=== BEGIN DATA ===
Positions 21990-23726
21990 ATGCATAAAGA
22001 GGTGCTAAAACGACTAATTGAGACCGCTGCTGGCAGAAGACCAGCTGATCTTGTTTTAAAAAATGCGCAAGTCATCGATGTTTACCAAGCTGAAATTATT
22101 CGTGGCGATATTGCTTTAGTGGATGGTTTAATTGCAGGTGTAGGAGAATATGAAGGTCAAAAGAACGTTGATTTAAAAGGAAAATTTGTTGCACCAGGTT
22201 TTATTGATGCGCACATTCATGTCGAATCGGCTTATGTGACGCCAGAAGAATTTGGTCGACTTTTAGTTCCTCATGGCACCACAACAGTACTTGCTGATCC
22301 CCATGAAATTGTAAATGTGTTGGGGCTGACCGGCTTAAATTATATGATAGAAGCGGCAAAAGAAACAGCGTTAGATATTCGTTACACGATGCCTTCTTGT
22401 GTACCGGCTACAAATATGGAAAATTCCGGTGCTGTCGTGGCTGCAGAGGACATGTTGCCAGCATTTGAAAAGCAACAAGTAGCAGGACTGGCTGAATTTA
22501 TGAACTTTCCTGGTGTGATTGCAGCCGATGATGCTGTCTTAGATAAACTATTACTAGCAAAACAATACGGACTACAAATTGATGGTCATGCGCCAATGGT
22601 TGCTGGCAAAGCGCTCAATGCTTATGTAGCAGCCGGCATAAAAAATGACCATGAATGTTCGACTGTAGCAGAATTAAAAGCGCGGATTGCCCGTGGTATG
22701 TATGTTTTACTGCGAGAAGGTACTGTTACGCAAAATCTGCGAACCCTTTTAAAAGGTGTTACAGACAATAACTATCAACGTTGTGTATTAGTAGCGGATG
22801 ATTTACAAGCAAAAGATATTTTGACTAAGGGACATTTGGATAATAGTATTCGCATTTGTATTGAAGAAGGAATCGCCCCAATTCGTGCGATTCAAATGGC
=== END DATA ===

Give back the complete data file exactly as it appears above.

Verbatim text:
Positions 21990-23726
21990 ATGCATAAAGA
22001 GGTGCTAAAACGACTAATTGAGACCGCTGCTGGCAGAAGACCAGCTGATCTTGTTTTAAAAAATGCGCAAGTCATCGATGTTTACCAAGCTGAAATTATT
22101 CGTGGCGATATTGCTTTAGTGGATGGTTTAATTGCAGGTGTAGGAGAATATGAAGGTCAAAAGAACGTTGATTTAAAAGGAAAATTTGTTGCACCAGGTT
22201 TTATTGATGCGCACATTCATGTCGAATCGGCTTATGTGACGCCAGAAGAATTTGGTCGACTTTTAGTTCCTCATGGCACCACAACAGTACTTGCTGATCC
22301 CCATGAAATTGTAAATGTGTTGGGGCTGACCGGCTTAAATTATATGATAGAAGCGGCAAAAGAAACAGCGTTAGATATTCGTTACACGATGCCTTCTTGT
22401 GTACCGGCTACAAATATGGAAAATTCCGGTGCTGTCGTGGCTGCAGAGGACATGTTGCCAGCATTTGAAAAGCAACAAGTAGCAGGACTGGCTGAATTTA
22501 TGAACTTTCCTGGTGTGATTGCAGCCGATGATGCTGTCTTAGATAAACTATTACTAGCAAAACAATACGGACTACAAATTGATGGTCATGCGCCAATGGT
22601 TGCTGGCAAAGCGCTCAATGCTTATGTAGCAGCCGGCATAAAAAATGACCATGAATGTTCGACTGTAGCAGAATTAAAAGCGCGGATTGCCCGTGGTATG
22701 TATGTTTTACTGCGAGAAGGTACTGTTACGCAAAATCTGCGAACCCTTTTAAAAGGTGTTACAGACAATAACTATCAACGTTGTGTATTAGTAGCGGATG
22801 ATTTACAAGCAAAAGATATTTTGACTAAGGGACATTTGGATAATAGTATTCGCATTTGTATTGAAGAAGGAATCGCCCCAATTCGTGCGATTCAAATGGC